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ERIC Number: EJ935742
Record Type: Journal
Publication Date: 2006
Pages: 8
Abstractor: ERIC
Reference Count: 22
Critical Literacy and Inquiry. Guest Writer
Callison, Daniel
Educators' Spotlight Digest, v1 n3 Fall 2006
Advocates of critical literacy emphasize the empowering role that literacy can and should play in reshaping the environment in which one lives and works. Through mastering the skills of critical literacy, students apply the inquiry process and knowledge gained as a means for political or social action. By gathering appropriate information, organizing, and defining specific objectives, literacy serves as a method to change the status quo. More than an academic exercise, critical literacy is not complete unless change is proposed, contested, debated, and ultimately determined by the power of evidence and argument. Information resource professionals, such as school media specialists, must understand the goals of critical literacy and judicial inquiry if they are to collaborate effectively with teachers who want to promote critical thinking. Social action learning is often a direct result of an increase in both student and teacher abilities to exercise critical literacy (Lewis, Espeland and Pernu 1998). The school media center can serve as a clearinghouse for such projects with information on social organizations and contacts nationally as well as locally. Student projects that demonstrate application of information to make a difference in their own school or community can be tangible artifacts that show how debate, planning and application of critical knowledge are authentic learning experiences (Shor and Pari 1999).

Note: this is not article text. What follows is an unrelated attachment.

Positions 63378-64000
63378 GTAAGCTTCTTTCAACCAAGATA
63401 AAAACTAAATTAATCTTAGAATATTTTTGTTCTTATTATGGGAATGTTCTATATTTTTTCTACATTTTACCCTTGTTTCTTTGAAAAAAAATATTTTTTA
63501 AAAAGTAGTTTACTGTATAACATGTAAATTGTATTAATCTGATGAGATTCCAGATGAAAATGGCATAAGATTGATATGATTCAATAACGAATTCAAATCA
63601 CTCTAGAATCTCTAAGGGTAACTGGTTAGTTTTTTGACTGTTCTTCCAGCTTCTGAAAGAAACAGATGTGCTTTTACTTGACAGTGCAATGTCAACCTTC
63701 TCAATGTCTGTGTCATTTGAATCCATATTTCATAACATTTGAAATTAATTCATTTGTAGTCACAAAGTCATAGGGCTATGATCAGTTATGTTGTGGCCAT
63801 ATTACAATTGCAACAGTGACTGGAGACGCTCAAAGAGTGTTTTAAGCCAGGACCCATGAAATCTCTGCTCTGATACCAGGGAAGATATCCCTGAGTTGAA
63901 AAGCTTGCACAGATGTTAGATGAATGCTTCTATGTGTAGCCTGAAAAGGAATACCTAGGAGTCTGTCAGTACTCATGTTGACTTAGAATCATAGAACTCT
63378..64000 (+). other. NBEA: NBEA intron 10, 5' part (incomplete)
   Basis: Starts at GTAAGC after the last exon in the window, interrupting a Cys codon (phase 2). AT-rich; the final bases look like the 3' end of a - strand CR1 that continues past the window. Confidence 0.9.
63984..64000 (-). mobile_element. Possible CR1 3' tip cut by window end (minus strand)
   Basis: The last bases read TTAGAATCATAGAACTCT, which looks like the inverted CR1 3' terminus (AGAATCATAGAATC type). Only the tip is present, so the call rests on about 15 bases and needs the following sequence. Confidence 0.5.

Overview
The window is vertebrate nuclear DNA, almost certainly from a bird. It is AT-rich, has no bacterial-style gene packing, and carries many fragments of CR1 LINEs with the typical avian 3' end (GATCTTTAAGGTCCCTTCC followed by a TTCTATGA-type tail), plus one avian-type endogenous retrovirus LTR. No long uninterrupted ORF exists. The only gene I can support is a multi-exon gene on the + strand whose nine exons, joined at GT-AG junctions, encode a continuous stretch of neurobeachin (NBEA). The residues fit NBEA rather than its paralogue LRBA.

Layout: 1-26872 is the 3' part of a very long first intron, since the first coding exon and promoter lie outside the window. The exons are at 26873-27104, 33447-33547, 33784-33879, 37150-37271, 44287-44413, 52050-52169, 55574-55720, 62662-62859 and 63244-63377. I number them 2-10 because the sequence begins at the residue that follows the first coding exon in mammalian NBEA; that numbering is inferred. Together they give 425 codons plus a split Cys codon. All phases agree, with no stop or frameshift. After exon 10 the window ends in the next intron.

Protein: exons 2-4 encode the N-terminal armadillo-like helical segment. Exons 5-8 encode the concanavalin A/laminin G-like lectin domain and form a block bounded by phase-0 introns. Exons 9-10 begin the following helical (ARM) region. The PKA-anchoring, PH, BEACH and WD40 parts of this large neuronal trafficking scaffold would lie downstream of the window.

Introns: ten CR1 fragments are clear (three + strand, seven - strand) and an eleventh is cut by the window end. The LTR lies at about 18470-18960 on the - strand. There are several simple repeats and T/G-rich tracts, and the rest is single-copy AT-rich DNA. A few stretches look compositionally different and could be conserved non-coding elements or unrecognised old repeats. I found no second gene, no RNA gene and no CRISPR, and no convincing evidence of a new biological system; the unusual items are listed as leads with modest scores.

S.O.S. for Information Literacy. Syracuse University Center for Digital Literacy, 105 Hinds Hall, Syracuse, NY 13244. Web site:
Publication Type: Journal Articles; Reports - Descriptive
Education Level: Elementary Secondary Education
Audience: Media Staff; Teachers
Language: English
Sponsor: N/A
Authoring Institution: N/A